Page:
Karen McSteen: ‘What is your promise as a bar?’
There are three types of organizations, McSteen believes:
- those whose customers or members are completely disengaged, considering themselves to be users rather than customers (for example, utility companies);
- those whose customers or members are somewhat engaged, in that they enjoy their experience and feel warmly toward the organization (for example, Target or American Express); and
- those whose customers or members are fully engaged, meaning they love the brand and feel aligned with its values (for example, Southwest Airlines and USAA, a banking and insurance company that serves members of the military and their families).
It stands to reason that any organization would want to be in that third category, but for anyone needing extra incentive, McSteen shared a recent finding from Gallup: People who feel full engagement and love toward a brand bring in 23 percent more profit for a company than those who are only moderately engaged with the brand. Also, she noted, in an age when people can get many traditional association benefits from other sources, bar associations would do well to look at other types of businesses and see how they inspire love.
One important way, McSteen said, is by understanding different segments of their membership and customer base—not so much in terms of demographics, but in terms of experience and needs. For example, before a new employee at USAA can ever meet with a customer, they receive a “deployment letter” and undergo training in which they arrive early in the morning, wear a 50-pound Kevlar vest, and eat military rations.
This commitment to putting themselves in their customers’ shoes has led to such innovations as being the first bank to allow remote deposits via text, and reducing insurance rates during a deployment, McSteen said.
“What is your promise as a bar?” McSteen invited attendees to ask themselves. “And what are the reasons that people should believe it?” Consistency is key, she said. For example, United’s tag line promises “friendly skies,” but it does not rank very high in customer satisfaction—not because it never delivers on its promise of a friendly experience, but because it sometimes does and sometimes doesn’t.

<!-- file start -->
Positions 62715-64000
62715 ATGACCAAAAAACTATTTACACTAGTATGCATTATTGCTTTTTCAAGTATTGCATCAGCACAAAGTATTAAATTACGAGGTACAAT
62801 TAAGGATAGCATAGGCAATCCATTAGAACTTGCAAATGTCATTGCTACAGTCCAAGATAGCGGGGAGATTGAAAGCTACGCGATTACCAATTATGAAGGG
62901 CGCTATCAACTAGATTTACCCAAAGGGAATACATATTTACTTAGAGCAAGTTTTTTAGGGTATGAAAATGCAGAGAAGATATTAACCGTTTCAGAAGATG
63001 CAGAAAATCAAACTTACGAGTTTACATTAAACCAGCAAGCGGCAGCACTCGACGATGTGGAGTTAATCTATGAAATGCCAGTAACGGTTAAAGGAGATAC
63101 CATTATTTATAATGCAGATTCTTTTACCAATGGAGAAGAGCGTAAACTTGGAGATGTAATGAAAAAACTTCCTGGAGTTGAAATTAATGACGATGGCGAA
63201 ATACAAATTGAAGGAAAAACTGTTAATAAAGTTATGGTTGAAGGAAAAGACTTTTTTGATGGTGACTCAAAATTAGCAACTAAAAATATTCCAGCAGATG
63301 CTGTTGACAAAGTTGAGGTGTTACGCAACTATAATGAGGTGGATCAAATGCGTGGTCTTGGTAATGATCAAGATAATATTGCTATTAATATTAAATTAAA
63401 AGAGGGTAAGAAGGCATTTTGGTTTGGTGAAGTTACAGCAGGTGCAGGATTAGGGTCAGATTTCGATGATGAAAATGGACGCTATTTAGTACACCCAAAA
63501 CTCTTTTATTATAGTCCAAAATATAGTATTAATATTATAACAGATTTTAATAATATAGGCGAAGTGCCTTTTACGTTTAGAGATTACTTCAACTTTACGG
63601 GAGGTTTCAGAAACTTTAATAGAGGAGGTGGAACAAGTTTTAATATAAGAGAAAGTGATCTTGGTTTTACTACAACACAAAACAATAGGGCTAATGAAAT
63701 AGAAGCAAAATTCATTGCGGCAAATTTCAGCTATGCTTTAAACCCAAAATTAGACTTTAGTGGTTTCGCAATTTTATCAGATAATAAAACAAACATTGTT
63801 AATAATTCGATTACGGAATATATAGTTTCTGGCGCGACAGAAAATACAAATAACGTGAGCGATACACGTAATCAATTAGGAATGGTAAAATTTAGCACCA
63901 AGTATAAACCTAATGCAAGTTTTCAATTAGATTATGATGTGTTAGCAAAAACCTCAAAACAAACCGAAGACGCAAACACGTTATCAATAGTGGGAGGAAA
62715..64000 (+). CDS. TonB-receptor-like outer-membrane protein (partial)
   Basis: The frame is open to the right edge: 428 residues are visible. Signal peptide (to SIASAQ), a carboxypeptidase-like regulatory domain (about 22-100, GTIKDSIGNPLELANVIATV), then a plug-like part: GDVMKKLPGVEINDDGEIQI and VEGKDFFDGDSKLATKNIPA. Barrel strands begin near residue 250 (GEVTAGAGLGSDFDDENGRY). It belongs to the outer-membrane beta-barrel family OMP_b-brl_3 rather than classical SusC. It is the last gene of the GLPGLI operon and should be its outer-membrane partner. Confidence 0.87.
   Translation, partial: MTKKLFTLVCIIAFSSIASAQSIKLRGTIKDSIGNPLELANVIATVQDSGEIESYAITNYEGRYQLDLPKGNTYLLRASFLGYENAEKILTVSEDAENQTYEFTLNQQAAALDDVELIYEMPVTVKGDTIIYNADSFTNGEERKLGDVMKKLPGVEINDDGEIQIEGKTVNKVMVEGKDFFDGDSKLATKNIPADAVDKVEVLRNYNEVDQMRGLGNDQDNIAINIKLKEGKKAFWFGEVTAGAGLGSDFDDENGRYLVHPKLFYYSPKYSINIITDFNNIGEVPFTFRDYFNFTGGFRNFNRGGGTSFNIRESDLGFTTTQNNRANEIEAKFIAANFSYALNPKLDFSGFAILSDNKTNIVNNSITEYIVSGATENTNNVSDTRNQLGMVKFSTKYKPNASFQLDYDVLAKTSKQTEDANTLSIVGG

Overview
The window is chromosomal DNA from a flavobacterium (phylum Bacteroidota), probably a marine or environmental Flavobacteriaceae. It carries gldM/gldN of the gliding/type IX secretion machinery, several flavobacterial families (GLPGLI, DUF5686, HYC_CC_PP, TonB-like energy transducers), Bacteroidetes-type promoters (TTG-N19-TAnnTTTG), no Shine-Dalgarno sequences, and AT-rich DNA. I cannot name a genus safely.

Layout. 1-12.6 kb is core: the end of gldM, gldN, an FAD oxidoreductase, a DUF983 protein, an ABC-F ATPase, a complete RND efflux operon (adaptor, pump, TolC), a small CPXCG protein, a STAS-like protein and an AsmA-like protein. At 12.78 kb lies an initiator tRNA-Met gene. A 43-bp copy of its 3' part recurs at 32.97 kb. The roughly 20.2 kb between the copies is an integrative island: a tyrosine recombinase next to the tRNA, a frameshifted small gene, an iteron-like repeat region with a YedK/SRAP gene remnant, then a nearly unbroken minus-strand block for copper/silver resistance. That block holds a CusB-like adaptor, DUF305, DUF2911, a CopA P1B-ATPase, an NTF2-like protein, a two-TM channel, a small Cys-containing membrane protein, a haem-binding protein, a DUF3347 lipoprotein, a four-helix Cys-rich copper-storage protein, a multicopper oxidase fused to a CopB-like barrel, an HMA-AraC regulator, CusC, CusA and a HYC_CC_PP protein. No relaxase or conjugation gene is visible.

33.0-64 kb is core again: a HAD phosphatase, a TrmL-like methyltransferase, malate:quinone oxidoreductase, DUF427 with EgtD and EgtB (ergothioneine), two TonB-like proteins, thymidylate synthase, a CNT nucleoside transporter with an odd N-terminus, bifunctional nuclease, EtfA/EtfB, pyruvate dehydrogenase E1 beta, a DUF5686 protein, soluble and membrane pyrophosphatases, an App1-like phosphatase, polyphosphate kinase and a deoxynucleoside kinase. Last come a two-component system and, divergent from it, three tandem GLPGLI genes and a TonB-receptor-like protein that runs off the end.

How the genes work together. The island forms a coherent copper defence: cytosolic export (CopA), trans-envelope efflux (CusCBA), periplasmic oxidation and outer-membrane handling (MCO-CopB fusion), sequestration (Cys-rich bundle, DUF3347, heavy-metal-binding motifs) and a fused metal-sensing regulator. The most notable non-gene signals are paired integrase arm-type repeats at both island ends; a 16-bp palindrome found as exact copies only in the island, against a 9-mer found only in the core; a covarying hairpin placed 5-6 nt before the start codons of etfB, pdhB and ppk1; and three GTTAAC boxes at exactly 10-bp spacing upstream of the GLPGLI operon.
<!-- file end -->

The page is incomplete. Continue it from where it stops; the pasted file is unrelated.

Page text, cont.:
Elsewhere in the airline industry, she said, Southwest has remained profitable for longer than any other carrier, even though it often doesn’t charge a change fee, and it has resisted the trend toward fees for checked bags (which also helps it move passengers on and off planes more quickly, McSteen noted, because not as many people are trying to cram things into the overhead space). It consistently delivers on its promise of “LUV,” and the experience it offers is reliably less expensive, more flexible, and even more fun than with other airlines, McSteen said.
What could bar associations borrow from Southwest? Intentionally look for industry norms that cause distress for members and potential members, and then try to do the opposite. For example, she said, most bar associations have complicated dues structures, so finding a way to simplify it would reduce stress and help the bar stand out. Similarly, bars are known for hierarchical governance and for catering to certain members who are heavily involved—so, make a point of creating more ways for members to participate.
The stakes are potentially quite high, McSteen said, for any type of bar association. “Being mandatory is great,” she noted, “but maybe that won’t last. You need your members to love you.”
McSteen cited another example from the business world that illustrates the need to adapt to changing consumer preferences and market forces: Will your bar association be a Netflix—which saw the streaming revolution coming, and made sure it was out in front—or a Blockbuster, which clung to rentals of physical objects, and died?